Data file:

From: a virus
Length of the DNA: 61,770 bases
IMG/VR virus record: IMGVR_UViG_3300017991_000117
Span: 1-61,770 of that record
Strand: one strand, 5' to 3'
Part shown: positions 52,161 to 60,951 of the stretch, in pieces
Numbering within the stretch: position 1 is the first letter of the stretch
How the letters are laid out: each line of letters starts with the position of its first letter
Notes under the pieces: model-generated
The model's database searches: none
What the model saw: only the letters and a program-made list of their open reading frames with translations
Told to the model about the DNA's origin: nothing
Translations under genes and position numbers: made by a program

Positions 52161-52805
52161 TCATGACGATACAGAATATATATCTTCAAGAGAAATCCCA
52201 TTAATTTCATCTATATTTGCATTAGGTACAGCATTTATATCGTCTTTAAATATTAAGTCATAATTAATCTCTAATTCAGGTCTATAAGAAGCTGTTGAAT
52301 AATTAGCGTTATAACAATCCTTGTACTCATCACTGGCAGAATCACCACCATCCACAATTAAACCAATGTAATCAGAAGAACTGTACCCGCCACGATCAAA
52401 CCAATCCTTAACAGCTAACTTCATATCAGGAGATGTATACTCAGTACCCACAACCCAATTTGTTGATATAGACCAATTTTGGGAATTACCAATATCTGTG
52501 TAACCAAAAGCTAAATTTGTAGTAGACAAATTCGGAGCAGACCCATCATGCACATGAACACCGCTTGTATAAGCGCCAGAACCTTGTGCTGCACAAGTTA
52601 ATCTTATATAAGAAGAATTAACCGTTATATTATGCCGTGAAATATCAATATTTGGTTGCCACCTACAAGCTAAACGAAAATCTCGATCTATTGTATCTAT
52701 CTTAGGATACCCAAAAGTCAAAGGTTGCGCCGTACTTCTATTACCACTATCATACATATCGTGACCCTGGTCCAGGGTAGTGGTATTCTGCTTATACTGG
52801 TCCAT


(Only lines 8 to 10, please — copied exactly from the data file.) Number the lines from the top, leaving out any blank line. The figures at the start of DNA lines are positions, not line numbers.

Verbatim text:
How the letters are laid out: each line of letters starts with the position of its first letter
Notes under the pieces: model-generated
The model's database searches: none